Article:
(Internet) Fame is Fleeting

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This post might sound a little shady, but I swear, that's not what I'm trying to throw.

This time last year, I was 'grind till I die' in terms of my YouTube channel. In February, I posted a new video every other day. In March, I made a "spring themed"... everything. In April, I posted on my vlog channel every day. Et cetera.

But for what? Sure, I had a bunch more brand offers than I do now, but I also had more time. Why? Because I was in school, working part-time, and freelancing when I felt like it. Today, my time is more limited, and therefore more valuable. I say no to a company at least every week. And I prefer it that way.

When I graduated college, YouTube started to feel silly. I got a full-time corporate job, continued freelancing, took on a new major client, and started a relationship. I could quit some of those things to pursue YouTube like I did a year ago, but there's no chance in hell. I love my business and love knowing that my digital presence is only a fraction of it.

Now listen, if YouTube is your jam, that's great. But it's never going to be my end-all be-all. Why? Because it's simply not profitable enough. OF COURSE there are YouTube success stories, but let's face it: we're a dime a dozen nowadays. The chances of me becoming the next Michelle Phan are basically the same as me winning an Academy Award. Probably just not going to happen. And instead of chasing mediocre Internet fame that still doesn't pay the bills, I've opted for a 100% fun YouTube channel which I post to on my terms, and to instead invest my time and energy into a real, live business. A career. My passion. Not superficial, fleeting Internet fame. Sorry, not sorry.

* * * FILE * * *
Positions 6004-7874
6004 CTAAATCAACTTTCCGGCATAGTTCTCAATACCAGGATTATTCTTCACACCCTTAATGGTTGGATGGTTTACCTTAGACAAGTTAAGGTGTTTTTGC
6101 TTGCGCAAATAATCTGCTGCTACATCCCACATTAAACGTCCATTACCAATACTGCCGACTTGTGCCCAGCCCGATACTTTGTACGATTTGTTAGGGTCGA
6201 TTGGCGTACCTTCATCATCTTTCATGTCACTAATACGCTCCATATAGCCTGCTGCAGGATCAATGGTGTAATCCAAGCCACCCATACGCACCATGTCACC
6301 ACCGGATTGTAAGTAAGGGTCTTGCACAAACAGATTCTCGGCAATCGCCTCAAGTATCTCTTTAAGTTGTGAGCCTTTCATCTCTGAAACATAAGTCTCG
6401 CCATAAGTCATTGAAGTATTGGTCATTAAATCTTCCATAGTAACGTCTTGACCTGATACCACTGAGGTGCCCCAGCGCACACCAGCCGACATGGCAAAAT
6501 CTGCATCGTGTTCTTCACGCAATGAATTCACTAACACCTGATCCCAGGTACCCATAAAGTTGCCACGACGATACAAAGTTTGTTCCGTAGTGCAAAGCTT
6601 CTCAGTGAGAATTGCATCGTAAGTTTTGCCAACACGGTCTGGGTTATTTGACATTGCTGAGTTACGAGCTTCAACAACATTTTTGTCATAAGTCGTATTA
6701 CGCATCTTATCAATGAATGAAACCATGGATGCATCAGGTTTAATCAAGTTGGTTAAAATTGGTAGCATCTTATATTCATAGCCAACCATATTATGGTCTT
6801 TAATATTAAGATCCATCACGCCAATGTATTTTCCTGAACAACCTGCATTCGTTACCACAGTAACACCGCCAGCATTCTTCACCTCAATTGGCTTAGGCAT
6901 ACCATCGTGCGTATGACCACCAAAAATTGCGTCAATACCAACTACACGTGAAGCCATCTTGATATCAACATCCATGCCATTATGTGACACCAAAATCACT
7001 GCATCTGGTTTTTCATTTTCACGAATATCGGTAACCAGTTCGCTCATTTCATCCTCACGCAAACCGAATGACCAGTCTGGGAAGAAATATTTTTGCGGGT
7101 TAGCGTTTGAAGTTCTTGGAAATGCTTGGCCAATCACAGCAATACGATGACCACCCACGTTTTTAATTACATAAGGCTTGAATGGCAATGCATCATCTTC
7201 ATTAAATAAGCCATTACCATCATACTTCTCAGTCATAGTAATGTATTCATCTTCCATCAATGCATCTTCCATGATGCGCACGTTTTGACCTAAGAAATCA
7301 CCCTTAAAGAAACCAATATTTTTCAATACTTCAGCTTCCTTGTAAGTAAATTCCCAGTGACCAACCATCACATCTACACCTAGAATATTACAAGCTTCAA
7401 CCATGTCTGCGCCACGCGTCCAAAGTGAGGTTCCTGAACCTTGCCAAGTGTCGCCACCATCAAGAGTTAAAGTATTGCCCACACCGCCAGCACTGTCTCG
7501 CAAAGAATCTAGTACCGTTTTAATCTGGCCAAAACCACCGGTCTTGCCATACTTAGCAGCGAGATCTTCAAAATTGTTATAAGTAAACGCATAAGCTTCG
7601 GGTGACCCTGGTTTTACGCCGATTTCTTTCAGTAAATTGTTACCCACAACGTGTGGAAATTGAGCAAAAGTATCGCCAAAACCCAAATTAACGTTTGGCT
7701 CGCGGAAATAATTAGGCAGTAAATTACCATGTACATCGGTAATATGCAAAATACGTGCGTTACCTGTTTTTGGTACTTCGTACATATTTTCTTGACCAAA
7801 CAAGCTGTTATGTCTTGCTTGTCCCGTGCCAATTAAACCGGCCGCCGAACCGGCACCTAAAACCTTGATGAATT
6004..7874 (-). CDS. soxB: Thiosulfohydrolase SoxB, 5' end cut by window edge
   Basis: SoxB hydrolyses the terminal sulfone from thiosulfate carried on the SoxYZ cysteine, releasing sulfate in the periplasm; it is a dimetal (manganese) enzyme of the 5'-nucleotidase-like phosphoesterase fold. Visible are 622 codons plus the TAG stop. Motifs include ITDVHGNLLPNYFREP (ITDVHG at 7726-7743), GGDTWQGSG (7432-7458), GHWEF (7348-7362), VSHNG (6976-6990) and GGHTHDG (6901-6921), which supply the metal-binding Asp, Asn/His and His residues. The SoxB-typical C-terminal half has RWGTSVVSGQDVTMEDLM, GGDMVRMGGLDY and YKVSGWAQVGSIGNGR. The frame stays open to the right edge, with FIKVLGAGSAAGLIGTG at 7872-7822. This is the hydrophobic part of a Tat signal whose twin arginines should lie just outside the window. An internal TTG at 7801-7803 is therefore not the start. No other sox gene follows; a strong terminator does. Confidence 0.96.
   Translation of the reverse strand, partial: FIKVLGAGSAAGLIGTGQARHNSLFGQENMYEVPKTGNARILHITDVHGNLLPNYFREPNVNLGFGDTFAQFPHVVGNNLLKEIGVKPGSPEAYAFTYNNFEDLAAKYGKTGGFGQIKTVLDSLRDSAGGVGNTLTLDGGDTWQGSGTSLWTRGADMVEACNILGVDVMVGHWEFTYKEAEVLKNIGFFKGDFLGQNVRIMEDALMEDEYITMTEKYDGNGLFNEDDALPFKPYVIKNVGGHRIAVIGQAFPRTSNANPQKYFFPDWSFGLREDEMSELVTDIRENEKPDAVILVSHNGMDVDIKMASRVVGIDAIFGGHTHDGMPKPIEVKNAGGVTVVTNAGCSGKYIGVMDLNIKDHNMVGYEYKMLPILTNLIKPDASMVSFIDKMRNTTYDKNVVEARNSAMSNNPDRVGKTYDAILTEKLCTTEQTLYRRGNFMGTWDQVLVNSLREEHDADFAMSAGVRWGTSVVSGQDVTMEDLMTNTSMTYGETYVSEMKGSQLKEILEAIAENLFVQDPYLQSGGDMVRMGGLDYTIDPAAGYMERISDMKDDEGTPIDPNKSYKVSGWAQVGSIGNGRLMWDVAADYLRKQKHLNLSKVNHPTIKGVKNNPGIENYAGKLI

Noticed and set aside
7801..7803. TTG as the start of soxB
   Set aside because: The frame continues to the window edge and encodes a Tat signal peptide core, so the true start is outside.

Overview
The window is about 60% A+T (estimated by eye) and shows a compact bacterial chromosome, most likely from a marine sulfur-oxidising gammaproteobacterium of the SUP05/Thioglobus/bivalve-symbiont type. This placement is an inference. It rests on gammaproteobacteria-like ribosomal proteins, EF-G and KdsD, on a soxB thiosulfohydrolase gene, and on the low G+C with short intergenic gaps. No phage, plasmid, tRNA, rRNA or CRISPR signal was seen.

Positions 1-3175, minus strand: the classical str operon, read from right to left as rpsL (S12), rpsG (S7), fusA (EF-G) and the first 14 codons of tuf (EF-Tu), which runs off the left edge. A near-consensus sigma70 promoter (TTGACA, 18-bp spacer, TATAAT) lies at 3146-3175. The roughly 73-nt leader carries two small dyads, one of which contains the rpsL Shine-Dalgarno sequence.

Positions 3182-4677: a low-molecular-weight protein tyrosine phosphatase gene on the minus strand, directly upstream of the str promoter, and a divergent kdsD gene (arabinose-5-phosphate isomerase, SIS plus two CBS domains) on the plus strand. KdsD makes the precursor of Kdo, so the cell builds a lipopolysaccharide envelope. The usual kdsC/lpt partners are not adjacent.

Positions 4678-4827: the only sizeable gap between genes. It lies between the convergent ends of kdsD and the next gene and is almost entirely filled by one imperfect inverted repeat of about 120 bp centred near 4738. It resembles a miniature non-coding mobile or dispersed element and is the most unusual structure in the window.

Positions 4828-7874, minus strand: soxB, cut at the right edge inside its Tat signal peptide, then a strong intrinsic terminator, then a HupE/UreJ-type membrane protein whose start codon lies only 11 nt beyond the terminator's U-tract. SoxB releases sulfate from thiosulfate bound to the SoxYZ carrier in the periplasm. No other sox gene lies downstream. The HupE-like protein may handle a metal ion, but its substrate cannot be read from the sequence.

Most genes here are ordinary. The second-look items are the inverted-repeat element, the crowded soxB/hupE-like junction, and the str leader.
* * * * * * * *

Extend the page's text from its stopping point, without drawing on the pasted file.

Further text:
If you're a YouTuber with a relatively active following, chances are you could handle it in business. Consulting, social media management, or freelance writing are all paths you could take. And let's be honest, those are skills that will likely add to your resume, not just your Instagram. Once I started realizing that I could charge client 10 times what my monthly YouTube 'salary' was for one project, I pretty much gave up YouTube as a long-term goal, and instead turned in back into a fun, personal hobby. One that adds value to my brand, ultimately helping my business - of course!

But it's no longer my world.

One of my favorite marketing gurus is Hilary Rushford, and during a course she recently touched on this sentiment, as well. Fashion blogging/vlogging should not be your end-all. It can be a step, a small one. But to make it your ultimate goal is just silly. Hilary doesn't even monetize her fashion blog. Because she's busy making real money.

Now don't get me wrong - I will probably never quit YouTube. And I'm not bashing it. I just thought I'd answer the question, since it's been coming from everyone lately. I still love my channel, but we're just not going steady anymore, and I hope you're ready for it to turn into one big passion project... Because I've got good things coming for ya.

P.S. Want to hire me? I'm accepting clients again. WOOT.